Special Category: Author(s) of the Year:


The SLBAM Committee honors NYT Bestselling author duo, Ashley and JaQuavis Coleman, for their back-to-back publications during 2011, Murderville and Murder Mamas. Both titles were hugely popular amongst Street Lit readers in libraries and on social media. The Colemans are also noted for their leadership in promoting Street Lit as a viable literary genre. An Ashley & JaQuavis release is always a highly anticipated event. We look forward to more exciting work from them!


2012 SLBAM Committee Members:

K.C. Boyd is the Library Media Specialist at the acclaimed Wendell Phillips Academy High School in Chicago, IL. Boyd is a sought-out lecturer on Street Lit, and she blogs about Young Adult and Adult Street Lit at

Marvin DeBose is an Adult/Teen Librarian in the Free Library of Philadelphia system. He manages the largest Street Lit library collection in Philadelphia, PA, and also runs a Teen Street Lit Book Club where they discuss their readings at:

Connie Farley is  Reference Technician for St. Louis (MO) Public Library where she runs an Urban Lit Discussion Group that boasts a diverse membership coming from several African and Caribbean nations.

D.L. Grant, Jr., is an Assistant Branch Manager with the San Antonio Public Library System. Grant is also studying for his doctorate's degree in library and information science. 

Patrice Grimball-Smith is a Librarian Assistant in Young Adult Services for the Charleston County Public Library System in Charleston, South Carolina.  She is also the Outreach Coordinator for Readers in Motion Bookclub,

Takiyah Jemison is currently Head of the Cataloging Department at Fayetteville State University. She has a B.A in History and she received her Master in Library Science from North Carolina Central University. She is an avid reader of different genres such as psychological thrillers, urban literature, and true crimes.

Vanessa Irvin Morris is the convener of the Street Lit Book Award Medal (SLBAM) Committee. She is the author of the Street Literature blog at, and the award-winning publication, The Readers Advisory Guide to Street Literature. Vanessa teaches library and information science at a private research university in Northeast USA.

The SLBAM committee members conducted three nomination rounds where they researched and discussed all nominated titles. This year, the committee inaugurated a special category, "Emerging Classic", to recognize a Street Lit -plotted or -themed book that was published before the year of nomination but continues to be in popular demand by the reading public. Another special category, "Author(s) of the Year", was established to recognize an author(s) whose publications were particularly well-received by the reading public during the nomination year. Books eligible for nomination were published between January 1, 2011 - December 31, 2011.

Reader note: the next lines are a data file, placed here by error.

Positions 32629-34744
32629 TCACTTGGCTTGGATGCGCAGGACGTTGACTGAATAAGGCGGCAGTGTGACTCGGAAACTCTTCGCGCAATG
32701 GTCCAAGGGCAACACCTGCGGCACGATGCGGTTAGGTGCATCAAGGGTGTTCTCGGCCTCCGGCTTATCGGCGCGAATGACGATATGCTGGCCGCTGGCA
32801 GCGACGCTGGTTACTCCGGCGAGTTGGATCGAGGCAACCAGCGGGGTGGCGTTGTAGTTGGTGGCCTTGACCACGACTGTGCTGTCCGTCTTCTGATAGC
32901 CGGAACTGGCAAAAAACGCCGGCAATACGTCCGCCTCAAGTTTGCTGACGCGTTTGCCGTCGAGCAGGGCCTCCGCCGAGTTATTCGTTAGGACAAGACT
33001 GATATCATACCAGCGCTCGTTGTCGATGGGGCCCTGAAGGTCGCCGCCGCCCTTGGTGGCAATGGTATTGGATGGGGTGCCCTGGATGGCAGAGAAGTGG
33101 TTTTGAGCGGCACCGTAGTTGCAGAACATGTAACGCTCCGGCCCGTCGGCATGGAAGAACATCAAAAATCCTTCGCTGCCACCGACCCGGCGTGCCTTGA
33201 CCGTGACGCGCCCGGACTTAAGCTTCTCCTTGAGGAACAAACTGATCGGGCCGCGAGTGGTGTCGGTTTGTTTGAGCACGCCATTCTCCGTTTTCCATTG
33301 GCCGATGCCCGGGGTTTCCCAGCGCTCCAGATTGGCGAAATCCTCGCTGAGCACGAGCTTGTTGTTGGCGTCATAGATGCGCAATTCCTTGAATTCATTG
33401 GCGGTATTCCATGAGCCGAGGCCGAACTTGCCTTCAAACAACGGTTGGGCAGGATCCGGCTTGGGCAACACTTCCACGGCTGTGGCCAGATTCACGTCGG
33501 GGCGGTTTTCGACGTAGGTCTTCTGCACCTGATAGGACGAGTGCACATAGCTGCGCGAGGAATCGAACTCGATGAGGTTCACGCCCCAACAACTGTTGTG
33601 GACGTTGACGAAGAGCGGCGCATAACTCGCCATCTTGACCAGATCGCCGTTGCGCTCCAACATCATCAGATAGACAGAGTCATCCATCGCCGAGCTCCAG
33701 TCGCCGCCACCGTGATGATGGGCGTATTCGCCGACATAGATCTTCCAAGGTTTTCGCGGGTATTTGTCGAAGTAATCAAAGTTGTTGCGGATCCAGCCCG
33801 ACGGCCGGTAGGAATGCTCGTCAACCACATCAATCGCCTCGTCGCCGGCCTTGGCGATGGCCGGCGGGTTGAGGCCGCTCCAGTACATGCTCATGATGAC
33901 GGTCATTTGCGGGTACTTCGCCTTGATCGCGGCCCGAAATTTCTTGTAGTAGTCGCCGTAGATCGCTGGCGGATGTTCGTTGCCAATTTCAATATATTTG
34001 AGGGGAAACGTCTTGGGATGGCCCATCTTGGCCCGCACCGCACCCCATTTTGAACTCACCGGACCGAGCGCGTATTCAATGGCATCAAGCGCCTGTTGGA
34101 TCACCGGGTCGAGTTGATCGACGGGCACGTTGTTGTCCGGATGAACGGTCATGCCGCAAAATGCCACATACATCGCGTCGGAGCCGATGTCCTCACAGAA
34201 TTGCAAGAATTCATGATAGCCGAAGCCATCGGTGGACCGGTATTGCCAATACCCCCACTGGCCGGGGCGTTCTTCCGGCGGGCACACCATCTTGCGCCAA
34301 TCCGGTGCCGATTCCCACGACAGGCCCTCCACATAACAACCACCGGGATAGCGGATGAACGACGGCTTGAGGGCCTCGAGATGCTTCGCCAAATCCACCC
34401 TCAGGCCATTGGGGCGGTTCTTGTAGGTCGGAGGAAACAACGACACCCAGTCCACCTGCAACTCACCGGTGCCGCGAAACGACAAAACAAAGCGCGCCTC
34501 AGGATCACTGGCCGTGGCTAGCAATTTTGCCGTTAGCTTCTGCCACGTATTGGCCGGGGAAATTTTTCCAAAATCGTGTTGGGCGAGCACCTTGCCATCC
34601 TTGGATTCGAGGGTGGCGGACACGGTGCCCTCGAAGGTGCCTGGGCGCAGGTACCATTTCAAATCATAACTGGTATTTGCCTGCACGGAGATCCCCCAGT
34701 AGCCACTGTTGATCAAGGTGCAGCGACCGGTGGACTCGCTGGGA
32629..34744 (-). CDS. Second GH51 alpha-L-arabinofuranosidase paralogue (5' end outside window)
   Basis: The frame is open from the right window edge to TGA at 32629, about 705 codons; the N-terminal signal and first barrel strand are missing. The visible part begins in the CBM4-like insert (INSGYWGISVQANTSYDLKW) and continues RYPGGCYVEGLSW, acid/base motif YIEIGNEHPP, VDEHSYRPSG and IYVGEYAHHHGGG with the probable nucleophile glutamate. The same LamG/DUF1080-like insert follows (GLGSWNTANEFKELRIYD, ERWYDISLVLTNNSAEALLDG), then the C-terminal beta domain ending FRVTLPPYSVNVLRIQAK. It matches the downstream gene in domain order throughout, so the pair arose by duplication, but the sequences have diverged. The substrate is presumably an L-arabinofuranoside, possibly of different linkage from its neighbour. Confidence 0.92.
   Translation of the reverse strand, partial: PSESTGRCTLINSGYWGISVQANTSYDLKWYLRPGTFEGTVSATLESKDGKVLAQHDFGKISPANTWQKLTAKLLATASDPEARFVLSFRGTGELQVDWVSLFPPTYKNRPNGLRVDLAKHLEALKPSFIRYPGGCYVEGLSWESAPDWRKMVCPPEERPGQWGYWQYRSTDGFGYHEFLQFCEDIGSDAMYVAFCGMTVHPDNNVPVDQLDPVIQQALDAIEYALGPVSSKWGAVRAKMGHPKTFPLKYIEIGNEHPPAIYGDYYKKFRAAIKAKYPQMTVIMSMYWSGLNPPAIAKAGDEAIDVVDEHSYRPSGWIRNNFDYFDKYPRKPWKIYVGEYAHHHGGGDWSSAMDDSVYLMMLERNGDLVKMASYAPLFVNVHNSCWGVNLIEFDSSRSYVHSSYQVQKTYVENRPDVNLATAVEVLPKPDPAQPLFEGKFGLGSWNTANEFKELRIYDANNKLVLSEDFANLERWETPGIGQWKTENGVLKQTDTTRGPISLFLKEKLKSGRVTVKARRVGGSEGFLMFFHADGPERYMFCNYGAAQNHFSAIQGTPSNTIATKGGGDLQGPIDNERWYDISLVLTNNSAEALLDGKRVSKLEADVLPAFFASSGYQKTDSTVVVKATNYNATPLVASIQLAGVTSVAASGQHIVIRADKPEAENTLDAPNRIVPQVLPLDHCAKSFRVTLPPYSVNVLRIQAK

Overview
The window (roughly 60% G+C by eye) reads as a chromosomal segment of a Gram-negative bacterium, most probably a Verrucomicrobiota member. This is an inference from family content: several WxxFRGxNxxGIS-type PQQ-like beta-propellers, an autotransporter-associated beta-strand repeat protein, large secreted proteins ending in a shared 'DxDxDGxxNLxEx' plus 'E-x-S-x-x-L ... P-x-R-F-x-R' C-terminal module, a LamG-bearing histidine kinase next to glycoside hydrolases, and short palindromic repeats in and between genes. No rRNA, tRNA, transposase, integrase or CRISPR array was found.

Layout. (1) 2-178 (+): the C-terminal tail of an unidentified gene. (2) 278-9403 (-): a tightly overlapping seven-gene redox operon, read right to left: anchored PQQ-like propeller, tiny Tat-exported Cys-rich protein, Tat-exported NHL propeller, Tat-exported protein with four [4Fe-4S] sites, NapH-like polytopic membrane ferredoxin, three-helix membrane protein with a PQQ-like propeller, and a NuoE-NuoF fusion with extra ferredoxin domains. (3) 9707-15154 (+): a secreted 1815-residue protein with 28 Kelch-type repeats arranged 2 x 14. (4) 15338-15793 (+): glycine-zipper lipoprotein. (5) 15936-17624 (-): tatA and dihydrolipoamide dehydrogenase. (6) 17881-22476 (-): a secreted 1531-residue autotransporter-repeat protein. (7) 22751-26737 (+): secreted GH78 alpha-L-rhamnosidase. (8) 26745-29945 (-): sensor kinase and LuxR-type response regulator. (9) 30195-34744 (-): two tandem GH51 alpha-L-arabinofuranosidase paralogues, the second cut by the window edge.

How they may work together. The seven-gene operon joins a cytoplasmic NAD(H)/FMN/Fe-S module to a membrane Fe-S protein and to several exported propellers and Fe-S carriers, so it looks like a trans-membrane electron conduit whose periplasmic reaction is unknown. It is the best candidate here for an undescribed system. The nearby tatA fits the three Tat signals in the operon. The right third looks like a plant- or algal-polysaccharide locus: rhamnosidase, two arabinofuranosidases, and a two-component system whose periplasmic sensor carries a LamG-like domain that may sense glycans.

For more information about the Street Lit Book Award Medal (SLBAM) or if you are interested in participating on the SLBAM committee, email

March 6, 2012

Which One Should I Select?

At the beginning of the school year, two iPads finally arrived in my library.  These iPads were purchased through a Double Matching Grant I had won late last school year.  I had to delay the delivery due to the summer intersession and I didn't have a secure place in the library to store them.   I was really excited to try out the applications (apps), but I learned later that there are so many!  I was faced with the tough question, "Which iPad apps would be most beneficial for my students?" 
I first visited the iPads in CPS Blog which had a ton of information that was quite useful.  One of my favorite links on the website is, One Place for Special Needs.  This website is dedicated to provide helpful resources and support for the parents of special needs kids.   The website is run by Dawn Villarreal a mother of two special needs children.   The section on iPad apps is really helpful because Villarreal has researched these apps, provided a short synopsis of them and has broken them down by skill set.  The viewer can use her links on the website that redirect to the app store where screen shots can be viewed for further reading.  What's really cool about this site is that all of the apps that appear on the website have been researched and are alphabetized by disability and subject.  When you have an opportunity, just visit her website and see for yourself.

Freshman Lunch Period